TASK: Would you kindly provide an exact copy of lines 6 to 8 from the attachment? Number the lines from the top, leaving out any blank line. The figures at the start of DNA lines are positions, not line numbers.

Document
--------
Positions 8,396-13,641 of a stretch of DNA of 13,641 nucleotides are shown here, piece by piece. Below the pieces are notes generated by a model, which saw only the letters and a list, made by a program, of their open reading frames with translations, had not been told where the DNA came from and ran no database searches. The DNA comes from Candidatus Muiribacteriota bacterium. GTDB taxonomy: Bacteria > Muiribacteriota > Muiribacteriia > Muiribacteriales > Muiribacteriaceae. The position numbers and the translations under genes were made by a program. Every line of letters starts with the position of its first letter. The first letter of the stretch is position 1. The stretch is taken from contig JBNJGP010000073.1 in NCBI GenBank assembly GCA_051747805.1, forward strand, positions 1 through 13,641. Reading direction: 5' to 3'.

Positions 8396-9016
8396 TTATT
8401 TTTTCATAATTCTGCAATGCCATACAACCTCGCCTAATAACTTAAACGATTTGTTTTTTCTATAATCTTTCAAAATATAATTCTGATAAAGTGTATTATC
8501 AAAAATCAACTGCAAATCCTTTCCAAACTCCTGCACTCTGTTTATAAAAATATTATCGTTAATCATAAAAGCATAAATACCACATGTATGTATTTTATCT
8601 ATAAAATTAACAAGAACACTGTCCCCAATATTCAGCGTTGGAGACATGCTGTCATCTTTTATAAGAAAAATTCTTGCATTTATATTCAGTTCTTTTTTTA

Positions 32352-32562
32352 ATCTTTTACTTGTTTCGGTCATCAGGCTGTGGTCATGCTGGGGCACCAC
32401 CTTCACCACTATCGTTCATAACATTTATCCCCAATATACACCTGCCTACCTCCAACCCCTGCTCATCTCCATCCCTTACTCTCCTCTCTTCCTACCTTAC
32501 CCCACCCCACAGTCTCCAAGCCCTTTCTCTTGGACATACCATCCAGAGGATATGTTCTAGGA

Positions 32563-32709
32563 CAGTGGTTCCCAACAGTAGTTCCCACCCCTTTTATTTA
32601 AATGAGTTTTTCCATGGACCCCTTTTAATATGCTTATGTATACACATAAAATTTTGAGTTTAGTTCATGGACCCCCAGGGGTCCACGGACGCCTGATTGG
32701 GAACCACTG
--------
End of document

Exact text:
8601 ATAAAATTAACAAGAACACTGTCCCCAATATTCAGCGTTGGAGACATGCTGTCATCTTTTATAAGAAAAATTCTTGCATTTATATTCAGTTCTTTTTTTA

Positions 32352-32562
32352 ATCTTTTACTTGTTTCGGTCATCAGGCTGTGGTCATGCTGGGGCACCAC